Cecilia is a representation of the audience; and how film writers and producers perceive the audience (this is, after all, a Woody Allen film).  She’s not dumb – she knows that actors play the characters in the films she watches, and that the films aren’t real.  But the escape they provide is something important – not hope exactly. Because Cecilia also knows, especially after her experience with the fictional Tom and the actor Gil, that no White Knight will ride in to town, and take her away from all this.  But films provide some time away from her awful life – her awful job, her terrible husband, and her boring small town.  In short, it’s a chance, for a few hours a week, to pretend she’s someone else, or to pretend there actually can be a happy ending.  It’s a brilliant commentary on movies, really.

Oddly enough, one weird thing about watching the film now, is that even though it’s a period piece, it does look a bit dated.  I couldn’t quite put my finger on why, but it does.

Recommendation:  See it!
Rating:  4 out of  5 Stars
Next Film:  The Ref


  • Title:  Footloose
  • Director:  Herbert Ross
  • Date:  1984
  • Studio:  Paramount
  • Genre:  Musical, Drama, Romance
  • Cast:  Kevin Bacon, John Lithgow, Lori Singer, Dianne Wiest, Christopher Penn, Sarah Jessica Parker
  • Format:  Color, Widescreen
  • DVD Format:  R1, NTSC

“Well, boy, a lot of folks are going to give you problems, right off, because, you see, you’re an outsider.  You’re dangerous.  They’re going to worry about you.”  Foreman at the plant where Ren works

“There was a time for this law, but not anymore.  This is our time to dance.  This is our way of celebrating life.  That’s the way it was in the beginning.  That’s the way it’s always been.  That’s the way it should be now.”  Ren McCormick

Ren and his mother Ethel, arrive in the small town of Beaumont, Utah, after being abandoned by his father/her husband.  Almost immediately, Ren has trouble fitting in, really through no fault of his own. The townspeople, especially fellow student, Chuck, and his own uncle seem determined to ostracize him from having any social life in the town.  Ren makes a few friends — Willard, and his girl, Rusty.  He also, eventually becomes friends with Ariel, the preacher’s daughter.  Ren longs to dance to work out his troubles, but the small town of Beaumont has outlawed dancing.  About halfway through the film, Ren discovers why — several teenagers were killed after going to the next town to party in a drunken car accident on the one lane bridge back into town.  One of the teenagers was Ariel’s brother.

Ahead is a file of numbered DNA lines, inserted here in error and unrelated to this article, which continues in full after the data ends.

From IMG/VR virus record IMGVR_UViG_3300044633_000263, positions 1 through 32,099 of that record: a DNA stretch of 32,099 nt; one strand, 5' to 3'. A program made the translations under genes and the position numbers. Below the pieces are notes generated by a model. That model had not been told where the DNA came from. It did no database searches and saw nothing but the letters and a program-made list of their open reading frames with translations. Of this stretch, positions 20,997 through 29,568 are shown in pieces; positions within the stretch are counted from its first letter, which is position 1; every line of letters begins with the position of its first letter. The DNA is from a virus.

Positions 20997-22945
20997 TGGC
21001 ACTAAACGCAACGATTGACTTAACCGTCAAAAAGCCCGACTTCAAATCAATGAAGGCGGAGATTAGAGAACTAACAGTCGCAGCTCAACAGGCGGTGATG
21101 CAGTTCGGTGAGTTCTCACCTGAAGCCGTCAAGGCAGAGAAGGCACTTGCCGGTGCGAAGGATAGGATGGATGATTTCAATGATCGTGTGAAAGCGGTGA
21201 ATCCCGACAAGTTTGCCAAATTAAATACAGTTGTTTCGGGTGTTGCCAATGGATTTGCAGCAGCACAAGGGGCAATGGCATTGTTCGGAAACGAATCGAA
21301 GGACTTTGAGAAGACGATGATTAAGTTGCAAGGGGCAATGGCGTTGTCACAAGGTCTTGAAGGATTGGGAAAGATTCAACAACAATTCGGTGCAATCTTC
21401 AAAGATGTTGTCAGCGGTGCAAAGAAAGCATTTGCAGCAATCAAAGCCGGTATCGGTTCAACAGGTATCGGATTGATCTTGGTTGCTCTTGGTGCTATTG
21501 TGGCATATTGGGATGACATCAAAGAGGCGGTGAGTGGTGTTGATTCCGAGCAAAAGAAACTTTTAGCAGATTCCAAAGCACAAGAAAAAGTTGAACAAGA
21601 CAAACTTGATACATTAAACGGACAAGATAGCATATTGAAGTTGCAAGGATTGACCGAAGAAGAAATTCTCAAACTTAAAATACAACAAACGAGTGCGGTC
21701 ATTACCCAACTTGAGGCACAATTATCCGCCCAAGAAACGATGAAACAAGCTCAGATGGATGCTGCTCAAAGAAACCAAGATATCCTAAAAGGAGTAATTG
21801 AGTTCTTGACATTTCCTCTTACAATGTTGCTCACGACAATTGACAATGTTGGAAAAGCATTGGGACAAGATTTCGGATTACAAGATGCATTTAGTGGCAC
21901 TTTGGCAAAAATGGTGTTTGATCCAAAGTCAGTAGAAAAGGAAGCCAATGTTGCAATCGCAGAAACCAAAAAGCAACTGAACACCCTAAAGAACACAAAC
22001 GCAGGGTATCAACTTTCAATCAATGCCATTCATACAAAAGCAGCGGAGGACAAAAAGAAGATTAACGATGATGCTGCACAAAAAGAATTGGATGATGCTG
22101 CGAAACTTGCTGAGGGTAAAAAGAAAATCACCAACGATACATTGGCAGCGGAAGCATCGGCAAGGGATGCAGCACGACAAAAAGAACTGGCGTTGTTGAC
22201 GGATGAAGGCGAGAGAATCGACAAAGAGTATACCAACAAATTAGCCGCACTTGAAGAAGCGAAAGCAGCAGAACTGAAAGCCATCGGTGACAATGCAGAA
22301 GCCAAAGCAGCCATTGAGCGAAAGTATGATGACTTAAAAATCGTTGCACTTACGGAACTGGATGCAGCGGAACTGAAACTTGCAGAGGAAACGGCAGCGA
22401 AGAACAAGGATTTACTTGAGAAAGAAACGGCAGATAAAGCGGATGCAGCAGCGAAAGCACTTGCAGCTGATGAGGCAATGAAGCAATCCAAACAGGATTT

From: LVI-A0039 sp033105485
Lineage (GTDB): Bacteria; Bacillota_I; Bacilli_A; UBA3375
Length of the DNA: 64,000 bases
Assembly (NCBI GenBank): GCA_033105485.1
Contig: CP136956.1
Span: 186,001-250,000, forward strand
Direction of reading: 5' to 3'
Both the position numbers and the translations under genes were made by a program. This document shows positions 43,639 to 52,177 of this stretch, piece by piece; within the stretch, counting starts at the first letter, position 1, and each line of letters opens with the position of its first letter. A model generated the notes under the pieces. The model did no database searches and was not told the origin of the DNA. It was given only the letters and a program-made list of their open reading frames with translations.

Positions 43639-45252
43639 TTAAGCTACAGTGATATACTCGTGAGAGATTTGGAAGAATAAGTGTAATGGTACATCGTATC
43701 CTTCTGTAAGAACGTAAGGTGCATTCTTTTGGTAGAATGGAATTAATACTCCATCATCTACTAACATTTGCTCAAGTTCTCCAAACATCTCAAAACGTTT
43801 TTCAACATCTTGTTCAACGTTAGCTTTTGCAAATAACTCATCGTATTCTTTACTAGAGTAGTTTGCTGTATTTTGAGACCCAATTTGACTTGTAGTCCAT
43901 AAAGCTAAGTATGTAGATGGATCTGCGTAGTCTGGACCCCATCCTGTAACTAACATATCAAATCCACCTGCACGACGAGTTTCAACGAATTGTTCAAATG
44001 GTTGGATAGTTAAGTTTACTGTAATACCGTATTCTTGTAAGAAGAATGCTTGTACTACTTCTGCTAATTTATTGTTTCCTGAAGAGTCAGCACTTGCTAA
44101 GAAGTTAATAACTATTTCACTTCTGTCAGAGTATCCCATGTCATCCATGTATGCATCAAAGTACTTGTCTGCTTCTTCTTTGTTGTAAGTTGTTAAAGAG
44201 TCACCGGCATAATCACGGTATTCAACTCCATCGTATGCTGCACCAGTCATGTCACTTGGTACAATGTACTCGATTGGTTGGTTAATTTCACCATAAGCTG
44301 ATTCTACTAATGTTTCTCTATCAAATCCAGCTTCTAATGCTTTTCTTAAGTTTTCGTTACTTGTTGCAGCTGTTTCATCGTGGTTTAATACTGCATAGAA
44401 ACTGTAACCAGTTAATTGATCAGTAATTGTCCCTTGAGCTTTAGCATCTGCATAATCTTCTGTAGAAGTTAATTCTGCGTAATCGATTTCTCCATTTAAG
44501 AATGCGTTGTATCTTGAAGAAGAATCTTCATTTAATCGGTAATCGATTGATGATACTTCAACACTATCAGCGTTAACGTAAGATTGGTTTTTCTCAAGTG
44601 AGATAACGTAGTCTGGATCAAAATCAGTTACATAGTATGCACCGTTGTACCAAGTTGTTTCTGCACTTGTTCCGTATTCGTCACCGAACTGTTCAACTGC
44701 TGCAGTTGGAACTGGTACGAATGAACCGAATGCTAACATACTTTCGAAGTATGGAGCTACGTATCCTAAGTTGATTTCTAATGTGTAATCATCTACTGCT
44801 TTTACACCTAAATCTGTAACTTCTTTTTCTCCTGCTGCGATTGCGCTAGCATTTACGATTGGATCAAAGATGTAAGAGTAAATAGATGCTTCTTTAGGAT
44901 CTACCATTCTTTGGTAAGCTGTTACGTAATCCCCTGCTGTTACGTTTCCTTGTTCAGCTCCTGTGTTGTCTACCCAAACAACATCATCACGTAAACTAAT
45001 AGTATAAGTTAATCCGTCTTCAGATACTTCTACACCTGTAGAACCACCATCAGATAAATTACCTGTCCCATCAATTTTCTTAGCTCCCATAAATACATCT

Ren is now more sympathetic, but he still wants to have a senior dance, a prom.  He gets most of the high school class together and pleads his case at the town council meeting.  Ren even quotes the Bible to make his point about dancing being a celebration of life.  But the council is stacked against him.  Almost immediately after the council meeting, several of the more conservative adults in town head over to the town library and begin burning “inappropriate” books.  This time the preacher intervenes, aghast at what’s happened.  At his next Sunday sermon, he gives his permission for the dance to be held at a warehouse just outside of town.

Footloose is a film filled with teenaged rebellion in the metaphor of dance.  It’s Ren’s story, perfectly played by Kevin Bacon, but by the end of the film we understand everyone’s point of view, even the preacher’s (perfectly played by John Lithgow).  Well, except maybe Chuck, Ariel’s former boyfriend the lout who beats her up when she officially breaks up with him to go out with Ren.  The preacher’s really just an over-protective father, partially destroyed by the loss of his son.  Ariel’s has a bit of a death wish — both because of what happened to her brother, and possibly as a rebellion against her father.  Willard and Rusty are normal teenagers who are being denied a normal teenaged experience by the Draconian rules of the town.  Ariel’s mother, Vi, is silent and dutiful (she even dresses like a Quaker), but eventually is so fed-up with her husband pushing the family apart that she challenges him.

Classic dances include Ren going to the deserted factory where he works, and dancing by himself to “Never”, in powerful moves full of gymnastics.  Ren had also tried out for the gymnastic team, but was cut for pure malice.  Ren teaching Willard to dance to “Let’s Hear It for the Boy” is classic.  And the first and finale/reprise of  “Footloose” are both excellent.  Plus the movie gives us, Ren and Chuck challenging each other to a game of chicken in tractors, to the music of Bonnie Tyler’s “Holding Out for a Hero”.  Overall, it’s a modern, yet 80s, musical.  Heavy on plot, music integrated fairly well into the plot, but, the dances are not full-frame and contain a lot of cuts, edits, cutaways, and close-ups, with no flow.

Musical Numbers / Songs

  • Footloose — Kenny Loggins
  • The Girl Gets Around — Sammy Hagar
  • Dancing in the Streets — Shalamar
  • Holding Out For a Hero — Bonnie Tyler
  • Never — Moving Pictures
  • Somebody’s Eyes — Karla Bonoff
  • Let’s Hear It For the Boy — Deniece Williams
  • I’m Free (Heaven Help the Man) — Kenny Loggins
  • Almost Paradise (Love Theme from Footloose) — Mike Reno & Ann Wilson

Recommendation:  See it.  I especially recommend this film for teenagers.
Rating:  3.5 out of  5 Stars
Next Film:  Frankenstein (1931)